ECP reserves verdict on Imran Khan’s disqualification in Tosha Khana case

Islamabad: The Election Commission of Pakistan (ECP) on Monday reserved its verdict on the reference, seeking disqualification of PTI Chairman Imran Khan from holding any public office for concealing the Tosha Khana gifts he received from foreign dignitaries when he was the country’s prime minister.

A five-member ECP bench, headed by Chief Election Commissioner (CEC) Sikandar Sultan Raja, heard the reference.

Speaking on the occasion, Barrister Ali Zafar, counsel for the former prime minister, said that the ECP was not authorized to judge the integrity of members of the parliament (MP). “The Supreme Court (SC) has already declared that the election commission is not a court,” he said, adding, “In order to declare a legislator disqualified under the Article 62 1-F, court’s declaration is must.”

Imran’s counsel went on to add that the National Assembly (NA) speaker did not have the power to send the reference. “In fact this case has become political as leaders of rival political parties are holding press conferences to prove they are on the right side,” Barrister Zafar added.

He said he would prove that his client had not concealed the gifts he ought to have disclosed.

Prior to that, Khalid Ishaq, representing PML-N in the case, accused Imran of lying on oath. “Secondly, PTI chairman, in his reply submitted to the ECP, has admitted that he had received gifts and that he sold these in the same financial year he had received them,” he said, and added, “The former prime minister has also admitted that he has not mentioned these gifts in his returns submitted to the Federal Board of Revenue (FBR) and the Election Commission of Pakistan (ECP) because he thinks that disclosing sold assets is not mandatory. The ECP can declare him disqualified for hiding these details.”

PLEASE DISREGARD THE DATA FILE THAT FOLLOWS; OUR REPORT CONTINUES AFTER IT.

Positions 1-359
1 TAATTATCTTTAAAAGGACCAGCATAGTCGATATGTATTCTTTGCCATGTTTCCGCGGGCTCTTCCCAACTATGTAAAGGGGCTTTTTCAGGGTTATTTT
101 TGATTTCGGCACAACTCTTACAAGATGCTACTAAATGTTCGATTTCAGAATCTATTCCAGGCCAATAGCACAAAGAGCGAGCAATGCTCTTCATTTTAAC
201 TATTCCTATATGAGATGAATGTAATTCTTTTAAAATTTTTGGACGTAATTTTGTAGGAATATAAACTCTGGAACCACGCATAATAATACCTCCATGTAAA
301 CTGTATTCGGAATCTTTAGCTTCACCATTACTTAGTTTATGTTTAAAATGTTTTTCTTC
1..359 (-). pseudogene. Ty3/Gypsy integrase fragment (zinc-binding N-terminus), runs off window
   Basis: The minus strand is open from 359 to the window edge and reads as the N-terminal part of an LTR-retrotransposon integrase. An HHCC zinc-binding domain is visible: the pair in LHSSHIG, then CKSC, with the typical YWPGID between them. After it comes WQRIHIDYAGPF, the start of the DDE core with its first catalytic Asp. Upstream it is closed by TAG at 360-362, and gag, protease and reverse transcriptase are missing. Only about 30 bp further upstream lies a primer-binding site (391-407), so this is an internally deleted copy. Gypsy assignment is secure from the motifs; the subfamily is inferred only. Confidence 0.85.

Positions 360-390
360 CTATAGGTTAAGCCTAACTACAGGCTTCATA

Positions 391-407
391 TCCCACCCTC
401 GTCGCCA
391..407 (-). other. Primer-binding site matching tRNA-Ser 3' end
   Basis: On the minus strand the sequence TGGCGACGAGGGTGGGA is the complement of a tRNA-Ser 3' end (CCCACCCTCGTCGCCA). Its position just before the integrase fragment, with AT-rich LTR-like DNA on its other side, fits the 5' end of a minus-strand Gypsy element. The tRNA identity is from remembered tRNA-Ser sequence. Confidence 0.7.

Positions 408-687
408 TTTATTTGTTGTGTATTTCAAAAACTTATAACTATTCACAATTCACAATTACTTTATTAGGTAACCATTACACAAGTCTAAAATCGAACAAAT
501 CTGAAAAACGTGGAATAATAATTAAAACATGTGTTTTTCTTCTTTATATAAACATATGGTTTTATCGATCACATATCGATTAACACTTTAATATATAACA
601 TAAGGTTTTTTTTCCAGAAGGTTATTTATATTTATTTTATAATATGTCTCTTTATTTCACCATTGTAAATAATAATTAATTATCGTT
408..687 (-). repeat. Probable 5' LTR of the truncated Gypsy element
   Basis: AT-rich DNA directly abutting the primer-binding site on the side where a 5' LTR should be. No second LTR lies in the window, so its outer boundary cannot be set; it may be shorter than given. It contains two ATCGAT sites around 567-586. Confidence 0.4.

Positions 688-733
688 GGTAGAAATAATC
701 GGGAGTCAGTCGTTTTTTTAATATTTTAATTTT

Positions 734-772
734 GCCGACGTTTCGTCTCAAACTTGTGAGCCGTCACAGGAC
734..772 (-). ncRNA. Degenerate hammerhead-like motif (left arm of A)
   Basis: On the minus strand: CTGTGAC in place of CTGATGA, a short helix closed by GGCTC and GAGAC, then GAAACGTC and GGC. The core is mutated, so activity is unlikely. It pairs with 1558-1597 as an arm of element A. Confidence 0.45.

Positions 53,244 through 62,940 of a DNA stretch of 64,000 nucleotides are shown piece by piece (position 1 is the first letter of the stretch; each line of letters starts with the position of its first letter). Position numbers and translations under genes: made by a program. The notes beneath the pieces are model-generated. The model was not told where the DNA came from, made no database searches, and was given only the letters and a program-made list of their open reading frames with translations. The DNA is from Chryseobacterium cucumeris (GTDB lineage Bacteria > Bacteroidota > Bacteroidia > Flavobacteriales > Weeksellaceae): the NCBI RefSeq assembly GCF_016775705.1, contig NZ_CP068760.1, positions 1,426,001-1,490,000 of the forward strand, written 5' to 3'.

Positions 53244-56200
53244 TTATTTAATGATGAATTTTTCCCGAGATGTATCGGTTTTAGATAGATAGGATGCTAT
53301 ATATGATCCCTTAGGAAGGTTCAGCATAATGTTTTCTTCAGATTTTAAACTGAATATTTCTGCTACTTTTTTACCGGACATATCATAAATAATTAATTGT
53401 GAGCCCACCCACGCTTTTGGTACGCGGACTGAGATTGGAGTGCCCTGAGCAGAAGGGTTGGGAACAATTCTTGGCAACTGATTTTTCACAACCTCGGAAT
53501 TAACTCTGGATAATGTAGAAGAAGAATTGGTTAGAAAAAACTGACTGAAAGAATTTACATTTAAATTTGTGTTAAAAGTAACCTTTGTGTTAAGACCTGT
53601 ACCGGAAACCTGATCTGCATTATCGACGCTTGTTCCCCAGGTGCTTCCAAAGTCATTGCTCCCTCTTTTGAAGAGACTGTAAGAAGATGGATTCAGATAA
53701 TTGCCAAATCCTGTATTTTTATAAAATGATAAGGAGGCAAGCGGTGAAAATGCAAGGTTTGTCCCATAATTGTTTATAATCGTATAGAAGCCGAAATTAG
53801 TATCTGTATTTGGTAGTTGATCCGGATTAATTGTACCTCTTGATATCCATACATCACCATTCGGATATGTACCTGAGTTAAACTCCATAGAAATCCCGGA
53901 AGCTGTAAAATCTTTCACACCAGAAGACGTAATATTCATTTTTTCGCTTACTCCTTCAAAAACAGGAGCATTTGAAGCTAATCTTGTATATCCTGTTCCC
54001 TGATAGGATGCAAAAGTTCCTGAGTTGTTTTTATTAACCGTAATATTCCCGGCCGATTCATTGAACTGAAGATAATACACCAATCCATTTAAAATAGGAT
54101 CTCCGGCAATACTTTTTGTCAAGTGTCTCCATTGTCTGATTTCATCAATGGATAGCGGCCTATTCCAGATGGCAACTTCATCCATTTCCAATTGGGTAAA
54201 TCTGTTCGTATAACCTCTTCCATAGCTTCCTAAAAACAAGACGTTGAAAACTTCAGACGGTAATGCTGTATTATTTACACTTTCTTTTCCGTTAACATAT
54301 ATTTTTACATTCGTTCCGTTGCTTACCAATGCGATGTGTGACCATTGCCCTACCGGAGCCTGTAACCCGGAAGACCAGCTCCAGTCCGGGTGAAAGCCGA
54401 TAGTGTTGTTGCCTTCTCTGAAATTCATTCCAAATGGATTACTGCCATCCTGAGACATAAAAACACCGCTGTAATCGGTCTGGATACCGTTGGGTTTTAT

Member Khyber Pakhtunkhwa (KP) Ikramullah asked as to what would be the consequences of receiving and selling the gifts and then not disclosing it.

Member Sindh Nasir Durrani remarked that a lawmaker could not be disqualified if he or she had not concealed the gifts by design.

Ishaq said that Imran had said in his reply that he had mentioned the income from the sale of these gifts in the Federal Board of Revenue (FBR) returns. “The fact is that there is a difference between the returns of the FBR and those of the ECP.”

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